Simple Steps to Stop Puppy Biting (that really work!)
Puppy biting is not something you have to, or should, put up with. In this post I give you some strategies for how to stop your puppy biting you that are simple yet effective!
How to stop puppy biting
So question number two is, how can I stop my puppy biting me?
So this owner has got a 3-month-old puppy that’s biting their hands, that’s biting their ankles, they've got a couple of kids and the puppy’s actually made them cry a few times because of it. They've tried a few things, they've tried just saying ouch, they've tried holding the mouth closed and telling him no biting, but then that causes the dog just to bark at them.
They also added that their husband has actually disciplined their dog by spanking him on the bottom when he's being naughty and because of that they've noticed that the dog is becoming a little bit nervous when he sees that they're raising their hands and even when they try to just pet him.
So he's also not fully vaccinated and so they haven't brought him out to socialize either. So how can they stop his biting behavior?
Well, there are a couple of ways that we can stop biting in puppies.
Consistency is key to stopping biting
The most important thing is to be consistent, and that everyone in the family does the same thing. So parents, children, anyone visiting, they all do the same thing. So consistency is key so that the puppy gets the same idea from whoever's hand that they're biting. They're doing the same thing and that's just going to reinforce what needs to happen.
If you're sending mixed messages to any dog, but to a puppy especially, it can get very confusing for them.
Shout “ouch” or “no”
So the owners were definitely doing the right thing by saying “ouch” or “no” loudly, but at this time all play also needs to stop and you should ignore the puppy for a few minutes.
So completely ignore, turn your back, put the toy down, play stops.
Now, if the puppy continues to bite or if they bark and they're making a fuss, they're jumping up and as soon as you interact with them again they're biting, then instead of just shouting ouch or no, then actually just remove them from that area is the next step. So they need to learn that if they bite, then play stops.
Puppy biting means play stops
Just pick them up, take them to another room, shut them in that room by themselves without any toys where they're going to be bored. It only needs to be for a few minutes, and then bring them out and then you can make a fuss of them again. You can give them a treat and they're not going to associate that with their biting behavior.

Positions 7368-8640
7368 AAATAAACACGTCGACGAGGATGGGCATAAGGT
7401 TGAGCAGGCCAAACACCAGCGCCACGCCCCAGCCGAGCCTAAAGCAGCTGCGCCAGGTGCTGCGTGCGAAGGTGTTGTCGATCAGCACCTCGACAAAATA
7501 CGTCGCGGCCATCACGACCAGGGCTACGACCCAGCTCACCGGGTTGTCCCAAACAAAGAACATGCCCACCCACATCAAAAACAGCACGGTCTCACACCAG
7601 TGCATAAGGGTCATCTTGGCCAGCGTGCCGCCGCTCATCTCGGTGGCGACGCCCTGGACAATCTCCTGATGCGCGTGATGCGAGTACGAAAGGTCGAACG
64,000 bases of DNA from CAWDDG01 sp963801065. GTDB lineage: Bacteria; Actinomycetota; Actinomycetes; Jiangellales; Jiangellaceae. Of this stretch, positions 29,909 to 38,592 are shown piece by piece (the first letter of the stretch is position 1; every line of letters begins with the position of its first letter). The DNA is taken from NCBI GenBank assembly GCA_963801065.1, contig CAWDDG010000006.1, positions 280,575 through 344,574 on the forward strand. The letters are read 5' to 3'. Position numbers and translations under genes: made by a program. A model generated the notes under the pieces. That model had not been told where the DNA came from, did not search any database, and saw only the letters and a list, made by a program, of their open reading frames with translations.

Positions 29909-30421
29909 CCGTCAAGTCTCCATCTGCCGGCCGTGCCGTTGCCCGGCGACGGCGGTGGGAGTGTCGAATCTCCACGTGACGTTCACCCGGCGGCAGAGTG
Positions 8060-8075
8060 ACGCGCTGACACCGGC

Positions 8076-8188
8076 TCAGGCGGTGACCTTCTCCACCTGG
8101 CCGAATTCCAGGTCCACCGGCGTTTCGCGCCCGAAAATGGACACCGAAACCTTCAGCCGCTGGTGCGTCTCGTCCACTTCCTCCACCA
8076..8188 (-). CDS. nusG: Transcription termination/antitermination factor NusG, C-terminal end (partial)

But what they need to do is they need to learn that if they bite, life gets very boring.
The important thing is that you need to do that straight away. So you can't let them bite you and then a minute later, a couple of minutes later put them in another room because they're not going to make that association between biting and boredom. So it's very important that when something happens, it has a response from you straight away.
So we use this as well in training. If you're training your dog to sit, as soon as they sit down you give them a treat straight away. Again, if they sit down and a minute later you give them a treat, they're not going to know why they got it. They're not going to associate that sitting with the treats so in a similar way life needs to get boring straight away as soon as that bite happens.
Avoid mouthing, biting games
Now, also you need to really stop playing any tugging games or games where you're putting your hand in their mouth. If that's what you're doing this again only encourages biting in those situations and it's just sending mixed messages to a puppy.
Avoid physical punishment
Finally, really negative punishment like spanking, it should always be avoided. It's much more likely to result in a fearful dog who doesn't understand the link between punishment and the unwanted behavior.
So punishment in any way is actually very hard to get right and it's very easy to get wrong. And the last thing you want is a dog who is scared of you because they're worried that they're going to get punished or they’re going to get hit. So negative punishment is definitely something to be avoided.
Ask for help
And then my final point would be if you're still struggling, if biting is still happening, you don't seem to be getting anywhere then consult a dog trainer or a behaviorist or talk to your vet and they will give you some other strategies that will help stop puppy biting.
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